The FCCBs to be issued will have to conform to the Foreign Direct Investment Policy (including Sectoral Cap and Sectors where FDI is permissible) of the Government of India as announced from time to time and the Reserve Bank’s Regulations issued from time to time.

Issues of FCCBs were earlier not within the scope of the automatic route and required the prior approval of the Ministry of Finance. Now, FCCB can be accessed through two modes: (1) automatic route and (2) approval route. Under the automatic route, no approval is required from RBI. Indian companies are eligible to raise an aggregate principal amount of upto US$ 750 million under the automatic route. Minimum average maturity for FCCBs upto US$ 20 million should be three years and for FCCBs between US$ 20 million and US$ 750 million, five years.


Utilization of Proceeds from FCCB’s

The proceeds from the issue of FCCBs are permitted to be utilized only for the following end uses:
  • for investment such as import of capital goods,
  • for new projects, modernization/expansion of existing production units] in real sector - industrial sector including small and medium enterprises (SME), infrastructure sector and specified service sectors, namely, hotel, hospital, software in India.
  • for overseas direct investment in Joint Ventures (JV)/ Wholly Owned Subsidiaries (WOS) subject to the existing guidelines on Indian Direct Investment in JV/ WOS abroad.
  • for utilization of ECB proceeds is permitted for first stage acquisition of shares in the disinvestment process and also in the mandatory second stage offer to the public under the Government’s disinvestment programme of PSU shares.
  • for Interest During Construction (IDC) for Indian companies which are in the infrastructure sector, where “infrastructure” is defined as per the extant ECB guidelines, subject to IDC being capitalized and forming part of the project cost.
  • for lending to self-help groups or for micro-credit or for bonafide micro finance activity including capacity building by NGOs engaged in micro finance activities.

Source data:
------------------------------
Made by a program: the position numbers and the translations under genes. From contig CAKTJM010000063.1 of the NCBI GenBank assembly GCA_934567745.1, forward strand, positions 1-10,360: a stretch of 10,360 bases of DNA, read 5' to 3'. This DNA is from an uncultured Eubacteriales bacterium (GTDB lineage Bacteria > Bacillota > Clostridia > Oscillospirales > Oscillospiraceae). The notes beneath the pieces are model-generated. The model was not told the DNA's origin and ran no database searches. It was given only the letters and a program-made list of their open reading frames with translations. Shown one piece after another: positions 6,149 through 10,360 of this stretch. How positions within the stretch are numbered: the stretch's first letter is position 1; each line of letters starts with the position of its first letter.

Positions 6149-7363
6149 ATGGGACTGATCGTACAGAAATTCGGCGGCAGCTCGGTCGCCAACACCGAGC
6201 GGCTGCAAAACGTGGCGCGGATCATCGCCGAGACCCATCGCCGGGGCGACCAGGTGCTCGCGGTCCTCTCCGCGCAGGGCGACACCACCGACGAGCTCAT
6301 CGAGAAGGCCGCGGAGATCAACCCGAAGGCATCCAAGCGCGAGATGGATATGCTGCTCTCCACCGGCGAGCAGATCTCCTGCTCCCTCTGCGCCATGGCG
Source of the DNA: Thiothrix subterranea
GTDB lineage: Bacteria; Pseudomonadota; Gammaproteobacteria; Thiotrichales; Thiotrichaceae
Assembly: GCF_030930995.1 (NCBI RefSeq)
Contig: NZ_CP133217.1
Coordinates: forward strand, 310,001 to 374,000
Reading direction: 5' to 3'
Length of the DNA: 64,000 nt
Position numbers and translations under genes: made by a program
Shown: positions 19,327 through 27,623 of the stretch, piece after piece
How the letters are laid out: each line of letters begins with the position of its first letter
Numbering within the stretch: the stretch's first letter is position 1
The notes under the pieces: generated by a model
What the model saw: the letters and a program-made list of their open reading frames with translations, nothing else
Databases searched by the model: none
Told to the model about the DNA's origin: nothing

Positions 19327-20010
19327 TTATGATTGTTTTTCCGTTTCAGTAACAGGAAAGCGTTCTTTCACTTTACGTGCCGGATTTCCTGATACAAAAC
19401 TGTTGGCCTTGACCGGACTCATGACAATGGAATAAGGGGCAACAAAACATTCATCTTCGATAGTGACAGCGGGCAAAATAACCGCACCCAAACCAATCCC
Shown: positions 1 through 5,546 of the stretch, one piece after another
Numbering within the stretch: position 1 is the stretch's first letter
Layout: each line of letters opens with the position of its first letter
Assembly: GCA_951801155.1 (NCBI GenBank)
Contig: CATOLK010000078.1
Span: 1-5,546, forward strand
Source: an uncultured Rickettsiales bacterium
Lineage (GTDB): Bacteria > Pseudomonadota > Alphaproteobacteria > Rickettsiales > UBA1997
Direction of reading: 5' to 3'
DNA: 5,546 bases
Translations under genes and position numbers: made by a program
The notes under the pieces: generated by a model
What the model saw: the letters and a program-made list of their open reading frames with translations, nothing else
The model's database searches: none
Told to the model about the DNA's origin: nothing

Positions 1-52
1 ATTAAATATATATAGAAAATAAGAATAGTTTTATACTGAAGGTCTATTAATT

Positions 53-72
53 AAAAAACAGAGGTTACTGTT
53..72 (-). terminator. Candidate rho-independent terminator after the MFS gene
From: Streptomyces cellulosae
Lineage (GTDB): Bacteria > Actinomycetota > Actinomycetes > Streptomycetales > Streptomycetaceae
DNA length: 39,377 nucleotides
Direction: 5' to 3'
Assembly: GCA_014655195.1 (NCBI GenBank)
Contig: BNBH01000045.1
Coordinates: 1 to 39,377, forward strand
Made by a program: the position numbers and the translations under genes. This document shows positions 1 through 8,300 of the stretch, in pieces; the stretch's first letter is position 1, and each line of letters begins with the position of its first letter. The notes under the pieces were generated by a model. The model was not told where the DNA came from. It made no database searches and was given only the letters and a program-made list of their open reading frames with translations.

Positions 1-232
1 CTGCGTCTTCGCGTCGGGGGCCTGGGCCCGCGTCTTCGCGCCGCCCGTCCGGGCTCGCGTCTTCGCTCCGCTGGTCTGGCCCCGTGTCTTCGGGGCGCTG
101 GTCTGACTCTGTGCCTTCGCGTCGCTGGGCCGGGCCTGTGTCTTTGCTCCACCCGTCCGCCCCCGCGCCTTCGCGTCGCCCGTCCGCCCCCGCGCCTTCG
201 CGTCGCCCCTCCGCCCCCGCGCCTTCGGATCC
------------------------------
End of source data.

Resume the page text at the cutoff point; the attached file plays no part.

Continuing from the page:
• for payment for Spectrum Allocation.
  • for Infrastructure Finance Companies (IFCs) i.e. Non Banking Financial Companies (NBFCs) categorized as IFCs by the Reserve Bank, are permitted to avail of ECBs, including the outstanding ECBs, up to 50 per cent of their owned funds, for on-lending to the infrastructure sector as defined under the ECB policy.

Favourable Opportunities available through FCCB’s

When FCCB’s are issued, the principal and the coupon interest rate accrues over the tenor of the bond period, and at the end of the tenor the investor / bondholder has the option of either converting some or all of the bonds, with accrued interest, into equity shares at a predefined “conversion” price, or demand the principal plus interest, in the denominated foreign currency.

With capital markets showing signs of cautious recovery and with the rupee trading at all-time-low figures against the foreign currencies, the FCCB might prove to be a prudent mode of corporate financing for growing Indian companies, in the coming years.

ILO Consulting is well placed to facilitate placement of Foreign Currency Convertible Bonds, through its international partner network in over 30 countries, with tie-ups with Foreign Investments Banks, Law Firms and Corporate Finance Boutiques, wherever necessary.

We can provide turnkey assistance to Indian companies in structuring the transaction and advice on the terms of issuance, complying with local regulatory requirements, and timing of the FCCB issue.